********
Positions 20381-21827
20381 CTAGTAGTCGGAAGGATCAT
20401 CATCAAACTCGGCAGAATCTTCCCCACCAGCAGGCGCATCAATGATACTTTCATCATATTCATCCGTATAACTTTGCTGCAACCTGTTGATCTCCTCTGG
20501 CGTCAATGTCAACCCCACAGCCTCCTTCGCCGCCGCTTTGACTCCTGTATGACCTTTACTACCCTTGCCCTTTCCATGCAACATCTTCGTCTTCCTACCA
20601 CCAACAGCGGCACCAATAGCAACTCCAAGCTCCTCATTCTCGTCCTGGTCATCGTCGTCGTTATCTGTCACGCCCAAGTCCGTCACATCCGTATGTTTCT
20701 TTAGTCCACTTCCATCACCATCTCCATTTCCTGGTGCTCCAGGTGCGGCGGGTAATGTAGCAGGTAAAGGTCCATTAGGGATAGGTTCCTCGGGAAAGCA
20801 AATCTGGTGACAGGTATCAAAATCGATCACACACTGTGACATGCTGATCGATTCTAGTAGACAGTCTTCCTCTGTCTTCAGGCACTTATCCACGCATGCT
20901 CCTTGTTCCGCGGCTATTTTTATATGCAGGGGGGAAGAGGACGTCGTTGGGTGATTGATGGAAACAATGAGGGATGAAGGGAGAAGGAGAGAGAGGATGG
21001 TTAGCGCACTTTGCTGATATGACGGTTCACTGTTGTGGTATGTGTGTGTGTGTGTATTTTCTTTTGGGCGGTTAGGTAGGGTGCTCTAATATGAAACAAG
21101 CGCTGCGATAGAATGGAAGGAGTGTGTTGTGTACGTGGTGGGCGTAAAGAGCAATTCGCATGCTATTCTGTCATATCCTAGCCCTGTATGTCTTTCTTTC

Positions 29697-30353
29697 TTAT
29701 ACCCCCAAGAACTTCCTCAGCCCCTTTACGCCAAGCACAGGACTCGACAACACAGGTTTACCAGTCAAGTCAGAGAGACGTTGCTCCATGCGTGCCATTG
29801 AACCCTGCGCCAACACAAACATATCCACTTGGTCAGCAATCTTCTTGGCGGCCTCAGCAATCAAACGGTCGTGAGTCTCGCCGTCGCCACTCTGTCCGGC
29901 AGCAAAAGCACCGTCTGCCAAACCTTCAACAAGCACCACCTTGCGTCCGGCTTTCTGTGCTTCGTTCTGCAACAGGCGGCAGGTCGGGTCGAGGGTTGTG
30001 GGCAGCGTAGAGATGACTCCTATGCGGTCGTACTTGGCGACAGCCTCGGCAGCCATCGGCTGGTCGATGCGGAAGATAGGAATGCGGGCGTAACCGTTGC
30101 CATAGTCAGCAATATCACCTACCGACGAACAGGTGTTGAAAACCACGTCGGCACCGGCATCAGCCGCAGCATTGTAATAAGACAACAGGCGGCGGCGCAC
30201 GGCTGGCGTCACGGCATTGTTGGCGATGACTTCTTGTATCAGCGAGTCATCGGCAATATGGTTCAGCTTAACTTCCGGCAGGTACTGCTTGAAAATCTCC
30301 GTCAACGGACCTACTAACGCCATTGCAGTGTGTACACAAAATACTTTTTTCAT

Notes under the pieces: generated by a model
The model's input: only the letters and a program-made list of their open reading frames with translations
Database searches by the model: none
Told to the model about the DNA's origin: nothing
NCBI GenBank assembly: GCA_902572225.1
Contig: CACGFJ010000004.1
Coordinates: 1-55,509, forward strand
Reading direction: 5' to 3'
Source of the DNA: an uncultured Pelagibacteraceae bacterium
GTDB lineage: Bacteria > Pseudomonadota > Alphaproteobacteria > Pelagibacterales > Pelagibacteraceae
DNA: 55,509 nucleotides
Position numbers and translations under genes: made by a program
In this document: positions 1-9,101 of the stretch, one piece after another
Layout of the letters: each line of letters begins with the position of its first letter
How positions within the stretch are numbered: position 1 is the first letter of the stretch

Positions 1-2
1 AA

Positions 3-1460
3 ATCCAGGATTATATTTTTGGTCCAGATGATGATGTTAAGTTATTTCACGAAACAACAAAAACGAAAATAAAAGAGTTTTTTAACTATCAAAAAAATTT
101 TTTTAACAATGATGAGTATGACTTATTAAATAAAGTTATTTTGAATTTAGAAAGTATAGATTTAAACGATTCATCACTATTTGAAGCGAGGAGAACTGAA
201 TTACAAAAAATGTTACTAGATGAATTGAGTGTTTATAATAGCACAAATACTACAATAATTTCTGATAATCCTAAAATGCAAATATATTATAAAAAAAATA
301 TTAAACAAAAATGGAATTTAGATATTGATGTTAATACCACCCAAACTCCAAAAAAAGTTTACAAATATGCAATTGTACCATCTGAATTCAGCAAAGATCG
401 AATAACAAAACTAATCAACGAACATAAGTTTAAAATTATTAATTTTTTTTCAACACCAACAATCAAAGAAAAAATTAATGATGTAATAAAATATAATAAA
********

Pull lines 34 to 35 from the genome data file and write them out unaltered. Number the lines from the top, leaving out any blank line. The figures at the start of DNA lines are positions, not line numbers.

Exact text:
How positions within the stretch are numbered: position 1 is the first letter of the stretch

Positions 1-2